Many in the Marxist-Leninist movement will be aware of the sudden death of Bill Bland, after a short illness in the London Hospital, on March 13th. He had a long history of anti-revisionist activity through various organisations, in particular as Secretary of the Albania Society for 30 years, and more recently as one of the founder members of the Stalin Society. At his funeral on 12th April, Annette Furley, from the British Humanist Association, with the support of his family made a moving tribute to Bill which gave an intimate picture Bill’s life. We reproduce below extracts from her tribute to Bill.
Tribute to Bill Bland
Bill was born in Ashton under Lime in Manchester on 28th April 1916, to Annie and Thomas Harold. He was an only child. He was a very bright child and attended Manchester Grammar but had to leave early due to the family finances, so was unable to attend University. Instead he became an Apprentice Optician and after qualifying continued in this career as an Optician until he retired. His first job was in New Zealand. ..
He set up his own practice in Dagenham in 1960… He was happy here as he liked the people of Dagenham.
While in New Zealand war broke out and so he joined the New Zealand Army. An interesting experience as Bill was not one to take orders very readily. He never actually disobeyed orders though, as he knew that if he did he would be punished. He learnt instead that if you were stupid you got away with a great deal and so, he acted stupid! For instance by marching out of step with everyone else.
Eventually he was sent to the Medical Officer to be examined after a number of similar antics. The Medic soon discovered that he was an optician and so instead of reporting him, ensured he got promoted so that he could serve out the rest of his time as an Army Optician.
In 1950 Bill met Clare at a Communist Party social. Clare already had Ellen who was eight years old and so Bill adopted her and then they went on to have Eve who was born in 1951. They had three grand children Ben and Dom and Joe, who Bill was very close to, and a great grand child, Poppy who he did not really get a chance to know as she was only born in February.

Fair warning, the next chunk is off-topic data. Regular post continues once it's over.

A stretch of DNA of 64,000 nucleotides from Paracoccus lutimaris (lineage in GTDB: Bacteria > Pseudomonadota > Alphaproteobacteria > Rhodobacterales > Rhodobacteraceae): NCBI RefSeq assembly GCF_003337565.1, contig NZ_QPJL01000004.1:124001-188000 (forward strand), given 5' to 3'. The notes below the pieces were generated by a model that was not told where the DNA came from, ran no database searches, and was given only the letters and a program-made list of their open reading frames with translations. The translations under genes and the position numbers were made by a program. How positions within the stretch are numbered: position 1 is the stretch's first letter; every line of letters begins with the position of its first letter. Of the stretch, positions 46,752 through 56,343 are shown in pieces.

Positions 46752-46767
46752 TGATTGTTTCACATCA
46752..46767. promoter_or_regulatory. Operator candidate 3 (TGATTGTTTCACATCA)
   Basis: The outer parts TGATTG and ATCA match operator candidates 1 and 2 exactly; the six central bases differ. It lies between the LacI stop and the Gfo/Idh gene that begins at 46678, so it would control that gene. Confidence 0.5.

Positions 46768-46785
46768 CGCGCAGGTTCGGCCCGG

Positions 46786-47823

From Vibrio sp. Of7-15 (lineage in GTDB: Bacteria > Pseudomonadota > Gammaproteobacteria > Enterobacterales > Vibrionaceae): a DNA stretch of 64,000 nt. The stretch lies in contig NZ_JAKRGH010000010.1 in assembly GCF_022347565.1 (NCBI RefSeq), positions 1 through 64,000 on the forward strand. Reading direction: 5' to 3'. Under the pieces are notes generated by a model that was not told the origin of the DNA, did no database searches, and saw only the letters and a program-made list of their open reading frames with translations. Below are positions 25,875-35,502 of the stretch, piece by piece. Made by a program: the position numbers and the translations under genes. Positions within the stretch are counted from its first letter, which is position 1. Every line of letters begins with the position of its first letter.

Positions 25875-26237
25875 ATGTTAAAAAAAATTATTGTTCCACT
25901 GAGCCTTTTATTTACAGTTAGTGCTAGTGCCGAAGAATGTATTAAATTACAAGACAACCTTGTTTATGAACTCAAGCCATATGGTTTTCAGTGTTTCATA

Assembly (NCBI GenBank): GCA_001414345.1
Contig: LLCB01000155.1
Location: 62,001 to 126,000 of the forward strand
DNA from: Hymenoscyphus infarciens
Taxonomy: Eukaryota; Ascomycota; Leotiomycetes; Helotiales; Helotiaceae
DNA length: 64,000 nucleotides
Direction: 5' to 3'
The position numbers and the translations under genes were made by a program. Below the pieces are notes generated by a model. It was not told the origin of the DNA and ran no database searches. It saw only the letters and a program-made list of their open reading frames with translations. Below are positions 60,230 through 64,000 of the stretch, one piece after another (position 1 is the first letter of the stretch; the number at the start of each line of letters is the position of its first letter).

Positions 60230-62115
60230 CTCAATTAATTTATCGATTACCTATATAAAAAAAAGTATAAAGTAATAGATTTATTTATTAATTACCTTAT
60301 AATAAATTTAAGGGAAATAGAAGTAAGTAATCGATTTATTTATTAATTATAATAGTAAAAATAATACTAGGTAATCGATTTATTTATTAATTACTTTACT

Bill’s biggest passion was his political work, which he lived for. From early on he had been seeking an ideology to live by and so studied theology in order to become a Methodist Minister. This obviously did not fit his ideals and so he became a communist, though he later described himself as a Marxist, Stalinist, Leninist and an Engelsist. Bill was also an internationalist and went to great lengths to get all the communist groups to form an alliance. He was a true believer in the principle of finding out what people had in common rather than what it was they didn’t agree upon.
Bill was a founder member of the Stalin Society, and played an important part in the British Albanian Friendship Society, acting as an unofficial ambassador. He taught himself to speak Albanian in order to do this work better and wrote the first Albanian-English dictionary.
As well as politics Bill had many passions. He loved music and he loved to read, moving from one subject to the other, be it politics or ghost stories or art. He lived in the British Library. His favourite subject was the History of Art. He loved visual arts – theatre and cinema. In the 1950’s he directed his own film called
and he established the New Era Film Society in order to be able to show foreign films.
Bill had many talents. As well as producing a film he also wrote his own ballet and a play. And he wrote a book on Albania and numerous articles. He was a great educator, giving lectures on a variety of subjects, but many on Marxism and Leninism.
So what kind of person was Bill? He had a terrific sense of humour. He was very witty and was the best April fool prankster. And he had the chuckle to go with it. He was described to me as a gentleman and a kind person. He was very shy and usually private. He was very modest and self-effacing. He would have been surprised to know that so many people thought so much of him. He was a unique man who will be greatly missed.
On April 22nd a Memorial Meeting for Comrade Bland was organised by the Stalin Society at Conway Hall, London, at which his daughters, Ellen and Eve, along with many comrades from a wide variety of organisations paid tributes to Bill’s life-long work in the movement.
The Stalin Society is a broad front which brings together those who, although with political differences on other issues, take pride in the achievements of the Soviet Union under the Bolshevik leadership of Lenin and Stalin.
Bill Bland prepared many presentations for the Society and will be much remembered for his contributions on art, most recently
‘Marxism-Leninism and the Arts’
which he presented to a meeting in September 1999 with slides of significant paintings, as well as tapes of musical trends. The text of this contribution is available in pamphlet form from the Stalin Society, BM Box 2521 London WC1N 3XX [cost £1 per copy – cheques payable to ST.S].
If readers want to find out more about what really happened in the Soviet Union and want to assert their pride in Soviet achievements then membership of the Stalin Society is available at the above address [£5 waged, £2.50 unwaged].